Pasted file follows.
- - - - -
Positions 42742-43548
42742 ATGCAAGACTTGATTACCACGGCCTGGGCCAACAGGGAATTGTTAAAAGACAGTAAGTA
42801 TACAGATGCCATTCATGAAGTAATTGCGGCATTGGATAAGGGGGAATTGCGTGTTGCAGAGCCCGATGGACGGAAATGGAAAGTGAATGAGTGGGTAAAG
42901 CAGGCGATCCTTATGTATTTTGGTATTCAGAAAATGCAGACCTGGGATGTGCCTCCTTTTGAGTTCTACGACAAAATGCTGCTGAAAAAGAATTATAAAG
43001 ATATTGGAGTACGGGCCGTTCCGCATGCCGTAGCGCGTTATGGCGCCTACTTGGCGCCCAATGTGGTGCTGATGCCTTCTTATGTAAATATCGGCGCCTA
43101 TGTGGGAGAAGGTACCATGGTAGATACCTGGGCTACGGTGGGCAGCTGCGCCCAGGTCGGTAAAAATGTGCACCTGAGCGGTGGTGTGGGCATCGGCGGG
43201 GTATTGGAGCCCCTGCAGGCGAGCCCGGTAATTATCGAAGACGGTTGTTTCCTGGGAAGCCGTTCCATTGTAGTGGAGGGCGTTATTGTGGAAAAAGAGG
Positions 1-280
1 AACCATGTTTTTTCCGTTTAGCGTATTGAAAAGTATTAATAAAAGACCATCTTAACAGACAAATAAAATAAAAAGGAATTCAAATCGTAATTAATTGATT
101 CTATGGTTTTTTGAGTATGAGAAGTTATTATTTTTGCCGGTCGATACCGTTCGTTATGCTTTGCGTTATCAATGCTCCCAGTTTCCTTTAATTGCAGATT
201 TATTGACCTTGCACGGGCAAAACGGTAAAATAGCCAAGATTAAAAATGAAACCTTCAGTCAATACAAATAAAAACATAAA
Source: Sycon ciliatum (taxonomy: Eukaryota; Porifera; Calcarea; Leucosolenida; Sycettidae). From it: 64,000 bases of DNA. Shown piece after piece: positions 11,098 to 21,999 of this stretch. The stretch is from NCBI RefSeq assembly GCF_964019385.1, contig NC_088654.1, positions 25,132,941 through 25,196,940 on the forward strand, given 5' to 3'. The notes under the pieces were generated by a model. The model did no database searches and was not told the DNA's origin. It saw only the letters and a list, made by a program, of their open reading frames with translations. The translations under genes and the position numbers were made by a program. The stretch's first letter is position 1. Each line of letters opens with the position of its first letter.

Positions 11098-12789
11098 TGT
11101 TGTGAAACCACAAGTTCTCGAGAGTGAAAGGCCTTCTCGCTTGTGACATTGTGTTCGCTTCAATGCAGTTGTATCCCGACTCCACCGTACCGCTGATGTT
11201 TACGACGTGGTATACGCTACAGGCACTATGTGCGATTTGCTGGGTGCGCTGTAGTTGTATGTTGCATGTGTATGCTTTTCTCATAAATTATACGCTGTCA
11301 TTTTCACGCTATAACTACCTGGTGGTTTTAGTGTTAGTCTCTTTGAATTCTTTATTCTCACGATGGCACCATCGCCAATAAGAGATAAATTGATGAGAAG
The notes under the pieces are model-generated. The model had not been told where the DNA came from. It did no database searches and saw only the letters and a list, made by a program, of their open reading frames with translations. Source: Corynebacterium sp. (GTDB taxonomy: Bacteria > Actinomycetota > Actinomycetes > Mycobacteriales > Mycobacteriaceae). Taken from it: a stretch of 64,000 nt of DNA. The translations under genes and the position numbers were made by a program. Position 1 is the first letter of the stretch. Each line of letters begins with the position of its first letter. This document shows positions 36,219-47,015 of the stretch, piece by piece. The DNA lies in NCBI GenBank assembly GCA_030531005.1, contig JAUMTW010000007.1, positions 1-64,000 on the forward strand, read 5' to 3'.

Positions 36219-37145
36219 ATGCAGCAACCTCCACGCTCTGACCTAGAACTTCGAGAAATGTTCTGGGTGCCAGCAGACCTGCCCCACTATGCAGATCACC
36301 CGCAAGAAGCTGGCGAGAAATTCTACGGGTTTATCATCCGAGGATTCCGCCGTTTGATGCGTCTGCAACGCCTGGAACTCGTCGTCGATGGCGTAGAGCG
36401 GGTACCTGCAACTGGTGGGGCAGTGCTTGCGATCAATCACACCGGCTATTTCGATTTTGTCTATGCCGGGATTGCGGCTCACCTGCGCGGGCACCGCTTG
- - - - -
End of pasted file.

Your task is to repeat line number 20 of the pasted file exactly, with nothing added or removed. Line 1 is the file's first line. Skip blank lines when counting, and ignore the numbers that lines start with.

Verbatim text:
36219 ATGCAGCAACCTCCACGCTCTGACCTAGAACTTCGAGAAATGTTCTGGGTGCCAGCAGACCTGCCCCACTATGCAGATCACC